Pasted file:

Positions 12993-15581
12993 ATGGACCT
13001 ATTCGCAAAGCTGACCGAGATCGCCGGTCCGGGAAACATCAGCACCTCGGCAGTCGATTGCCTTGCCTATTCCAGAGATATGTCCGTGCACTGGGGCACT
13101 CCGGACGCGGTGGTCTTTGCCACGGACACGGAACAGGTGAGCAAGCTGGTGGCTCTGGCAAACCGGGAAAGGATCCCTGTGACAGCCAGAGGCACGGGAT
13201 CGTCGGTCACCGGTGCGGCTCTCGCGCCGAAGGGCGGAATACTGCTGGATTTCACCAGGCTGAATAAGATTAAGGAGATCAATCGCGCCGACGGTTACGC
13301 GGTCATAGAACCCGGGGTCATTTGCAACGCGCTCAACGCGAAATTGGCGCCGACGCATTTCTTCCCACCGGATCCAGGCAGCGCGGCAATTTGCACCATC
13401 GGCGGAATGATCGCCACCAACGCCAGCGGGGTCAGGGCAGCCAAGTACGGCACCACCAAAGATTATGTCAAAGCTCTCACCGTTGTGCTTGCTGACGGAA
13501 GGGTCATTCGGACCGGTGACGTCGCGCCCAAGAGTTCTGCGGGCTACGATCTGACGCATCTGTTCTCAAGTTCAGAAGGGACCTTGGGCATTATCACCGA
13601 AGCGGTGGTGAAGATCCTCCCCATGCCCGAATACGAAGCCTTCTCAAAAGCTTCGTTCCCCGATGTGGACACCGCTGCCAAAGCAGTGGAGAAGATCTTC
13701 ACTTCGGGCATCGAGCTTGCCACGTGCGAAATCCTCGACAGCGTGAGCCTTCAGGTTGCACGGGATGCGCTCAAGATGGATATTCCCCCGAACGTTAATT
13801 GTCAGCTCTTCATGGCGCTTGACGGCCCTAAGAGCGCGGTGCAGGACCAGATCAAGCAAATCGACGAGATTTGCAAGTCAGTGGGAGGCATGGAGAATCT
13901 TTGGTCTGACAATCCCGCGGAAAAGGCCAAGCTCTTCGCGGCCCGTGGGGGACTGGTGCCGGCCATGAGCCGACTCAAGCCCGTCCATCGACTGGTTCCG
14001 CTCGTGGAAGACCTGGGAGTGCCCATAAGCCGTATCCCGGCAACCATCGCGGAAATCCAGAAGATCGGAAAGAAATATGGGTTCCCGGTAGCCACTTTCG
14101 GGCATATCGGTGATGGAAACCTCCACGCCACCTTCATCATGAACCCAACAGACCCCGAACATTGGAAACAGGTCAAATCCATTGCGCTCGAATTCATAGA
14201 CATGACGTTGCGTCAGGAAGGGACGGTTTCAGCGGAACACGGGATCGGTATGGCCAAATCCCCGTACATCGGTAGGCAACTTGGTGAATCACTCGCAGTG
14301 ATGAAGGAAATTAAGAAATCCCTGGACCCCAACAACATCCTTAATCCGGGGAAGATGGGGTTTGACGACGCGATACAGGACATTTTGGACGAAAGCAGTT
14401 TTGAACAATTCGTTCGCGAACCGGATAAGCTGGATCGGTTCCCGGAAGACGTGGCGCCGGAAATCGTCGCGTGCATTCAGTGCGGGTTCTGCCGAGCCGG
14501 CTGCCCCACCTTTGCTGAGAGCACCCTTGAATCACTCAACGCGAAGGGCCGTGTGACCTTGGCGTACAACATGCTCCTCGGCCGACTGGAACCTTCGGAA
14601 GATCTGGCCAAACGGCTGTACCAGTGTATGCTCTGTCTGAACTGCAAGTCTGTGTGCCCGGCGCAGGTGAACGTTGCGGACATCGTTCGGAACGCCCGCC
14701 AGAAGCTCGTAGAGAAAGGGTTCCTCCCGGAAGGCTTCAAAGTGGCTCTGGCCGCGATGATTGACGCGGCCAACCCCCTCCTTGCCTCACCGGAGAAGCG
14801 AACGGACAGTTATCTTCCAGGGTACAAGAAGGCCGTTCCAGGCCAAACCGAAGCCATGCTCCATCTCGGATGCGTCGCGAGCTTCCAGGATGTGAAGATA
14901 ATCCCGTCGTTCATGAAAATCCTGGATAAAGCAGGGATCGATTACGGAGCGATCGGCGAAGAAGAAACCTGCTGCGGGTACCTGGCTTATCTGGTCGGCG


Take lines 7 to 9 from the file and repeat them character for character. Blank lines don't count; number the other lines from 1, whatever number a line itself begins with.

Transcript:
13401 GGCGGAATGATCGCCACCAACGCCAGCGGGGTCAGGGCAGCCAAGTACGGCACCACCAAAGATTATGTCAAAGCTCTCACCGTTGTGCTTGCTGACGGAA
13501 GGGTCATTCGGACCGGTGACGTCGCGCCCAAGAGTTCTGCGGGCTACGATCTGACGCATCTGTTCTCAAGTTCAGAAGGGACCTTGGGCATTATCACCGA
13601 AGCGGTGGTGAAGATCCTCCCCATGCCCGAATACGAAGCCTTCTCAAAAGCTTCGTTCCCCGATGTGGACACCGCTGCCAAAGCAGTGGAGAAGATCTTC